Reduced ability to focus, increased heart rate, disassociation, decision making is difficult, IBS, reflux, insomnia, difficulty in regulating emotions, anxiety, depression, starting to isolate yourself, detachment, and not being as effective.
What are a few preventative measures we can take to avoid burnout?
Firstly, asking yourself the question: “what do I need? If a miracle occurred overnight, I woke up the following morning and my needs were being met, what would this new day look like?”. It is then being assertive with this clarity to find the areas—often small—where changes are possible.
Set boundaries at work, home and socially that serve you. Work out how you replenish your energy. Do you need more time alone? With others that support you? More time to be you without having to be in a role (boss, wife, mother, girlfriend etc.). Access a space weekly where you bring your nervous system into “rest and digest” mode rather than “get ready to wrestle a tiger” mode. This can most easily be accessed through diaphragmatic breathing, mindfulness and meditation.
How can we put those measures into practice?
Small, sustainable changes in your week that you put in your diary can have a powerful short and long-term effect on how you manage the inevitable ups and downs. Again, adding in moments where you access the parasympathetic nervous system (rest and digest) regularly throughout your week can help manage your stress levels throughout the day and the week.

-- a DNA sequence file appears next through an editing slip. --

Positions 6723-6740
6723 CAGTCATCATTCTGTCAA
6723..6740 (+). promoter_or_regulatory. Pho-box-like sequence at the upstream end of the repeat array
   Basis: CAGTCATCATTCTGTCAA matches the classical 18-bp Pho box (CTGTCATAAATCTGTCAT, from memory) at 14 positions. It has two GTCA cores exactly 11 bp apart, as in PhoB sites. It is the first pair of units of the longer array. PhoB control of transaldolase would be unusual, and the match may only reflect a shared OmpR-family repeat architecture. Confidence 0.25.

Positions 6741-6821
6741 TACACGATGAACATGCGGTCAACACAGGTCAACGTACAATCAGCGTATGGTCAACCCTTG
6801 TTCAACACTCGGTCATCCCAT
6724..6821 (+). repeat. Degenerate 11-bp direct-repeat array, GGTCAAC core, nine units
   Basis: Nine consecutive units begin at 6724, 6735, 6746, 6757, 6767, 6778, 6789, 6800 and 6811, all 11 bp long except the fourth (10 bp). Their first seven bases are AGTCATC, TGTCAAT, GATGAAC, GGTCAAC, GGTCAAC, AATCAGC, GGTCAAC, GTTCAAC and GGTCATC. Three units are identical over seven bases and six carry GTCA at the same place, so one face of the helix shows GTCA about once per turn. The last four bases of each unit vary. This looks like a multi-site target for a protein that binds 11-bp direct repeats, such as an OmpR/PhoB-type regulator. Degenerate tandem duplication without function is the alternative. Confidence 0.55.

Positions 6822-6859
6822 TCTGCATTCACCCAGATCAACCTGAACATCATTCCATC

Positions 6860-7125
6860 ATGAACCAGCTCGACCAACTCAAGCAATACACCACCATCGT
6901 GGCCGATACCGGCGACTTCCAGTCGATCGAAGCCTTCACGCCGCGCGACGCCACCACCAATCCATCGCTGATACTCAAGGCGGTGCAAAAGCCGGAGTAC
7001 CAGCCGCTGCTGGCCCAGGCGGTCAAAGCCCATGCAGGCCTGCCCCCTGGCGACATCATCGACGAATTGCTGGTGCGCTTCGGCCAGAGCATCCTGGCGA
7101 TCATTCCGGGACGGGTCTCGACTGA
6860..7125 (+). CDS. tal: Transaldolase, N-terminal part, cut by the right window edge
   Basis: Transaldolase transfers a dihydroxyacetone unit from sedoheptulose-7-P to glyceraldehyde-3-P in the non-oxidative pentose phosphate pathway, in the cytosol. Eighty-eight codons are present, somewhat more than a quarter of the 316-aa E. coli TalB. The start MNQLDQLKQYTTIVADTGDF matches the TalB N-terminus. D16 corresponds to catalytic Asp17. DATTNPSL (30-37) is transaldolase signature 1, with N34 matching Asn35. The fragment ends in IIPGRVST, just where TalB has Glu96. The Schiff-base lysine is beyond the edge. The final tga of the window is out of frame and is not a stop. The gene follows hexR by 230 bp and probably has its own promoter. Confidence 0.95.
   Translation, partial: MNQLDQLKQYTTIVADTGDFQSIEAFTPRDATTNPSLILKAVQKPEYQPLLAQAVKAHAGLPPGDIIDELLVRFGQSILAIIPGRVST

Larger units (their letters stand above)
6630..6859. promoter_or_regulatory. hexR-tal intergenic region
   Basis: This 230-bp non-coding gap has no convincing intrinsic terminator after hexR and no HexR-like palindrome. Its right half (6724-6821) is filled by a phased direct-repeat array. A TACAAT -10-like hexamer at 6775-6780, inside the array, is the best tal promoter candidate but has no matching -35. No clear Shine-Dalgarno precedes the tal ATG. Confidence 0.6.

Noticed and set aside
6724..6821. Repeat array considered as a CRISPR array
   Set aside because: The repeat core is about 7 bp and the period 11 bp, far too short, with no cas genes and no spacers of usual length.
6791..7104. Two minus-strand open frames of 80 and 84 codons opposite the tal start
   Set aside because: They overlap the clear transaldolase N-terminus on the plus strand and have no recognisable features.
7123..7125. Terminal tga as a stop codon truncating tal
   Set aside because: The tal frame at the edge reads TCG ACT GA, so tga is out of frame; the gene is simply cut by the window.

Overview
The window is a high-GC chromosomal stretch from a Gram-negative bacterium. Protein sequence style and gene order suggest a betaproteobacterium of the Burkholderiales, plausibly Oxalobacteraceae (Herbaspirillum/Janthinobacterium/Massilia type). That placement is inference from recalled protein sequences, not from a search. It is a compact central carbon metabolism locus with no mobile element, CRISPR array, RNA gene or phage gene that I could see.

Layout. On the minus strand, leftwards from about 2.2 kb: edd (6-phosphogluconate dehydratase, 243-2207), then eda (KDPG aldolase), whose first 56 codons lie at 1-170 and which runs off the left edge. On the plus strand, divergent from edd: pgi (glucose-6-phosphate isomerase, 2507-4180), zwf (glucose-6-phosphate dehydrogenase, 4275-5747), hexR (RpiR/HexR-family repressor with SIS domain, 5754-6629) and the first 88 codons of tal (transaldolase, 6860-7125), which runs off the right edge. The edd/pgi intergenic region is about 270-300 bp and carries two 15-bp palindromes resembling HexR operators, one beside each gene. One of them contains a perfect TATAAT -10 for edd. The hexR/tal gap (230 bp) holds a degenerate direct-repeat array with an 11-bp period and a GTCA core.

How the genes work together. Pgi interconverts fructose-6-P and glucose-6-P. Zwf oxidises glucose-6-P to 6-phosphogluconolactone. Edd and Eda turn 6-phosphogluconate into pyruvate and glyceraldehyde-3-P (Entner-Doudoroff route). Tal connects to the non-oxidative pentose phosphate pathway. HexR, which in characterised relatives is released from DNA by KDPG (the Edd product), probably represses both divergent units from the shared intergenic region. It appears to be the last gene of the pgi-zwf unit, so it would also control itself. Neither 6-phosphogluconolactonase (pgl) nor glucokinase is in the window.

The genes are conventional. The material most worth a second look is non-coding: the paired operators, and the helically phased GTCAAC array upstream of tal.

This might be a 10 minute meditation before or after a big meeting, 5 minutes of diaphragmatic breathing after a challenging experience with a colleague, or engaging in a mindfulness exercise before you get home so you can leave your day in the office. Basically, I often schedule in mental health maintenance when working with a client. We look at their week and see where we can create spaces of well-being management.
At Daye, we believe understanding your baseline is the foundation of a healthy life. What’s your advice for trusting your body and mind and living in harmony with it?
In CBT (cognitive behavioural therapy) we attempt to “turn on the intercom” between the experience of external events and the internal belief system about the world, self and others. CBT suggests it is not life events that shape us, but our particular way of experiencing these events. This experience is filtered through our beliefs. This is where you can begin to be your own psychologist, your own scientist and an observer of self. This observer position means you are taken out of a purely experiencing mode into a more analytical mode. This gives you the ability to question those beliefs in order to open up your experience of the world, self and others. It also gives you a baseline of who you are, why you experience certain events in certain ways and what you might bring to your relationships with others. Knowledge of self potentially gives us more choices over our reactions rather than just reacting.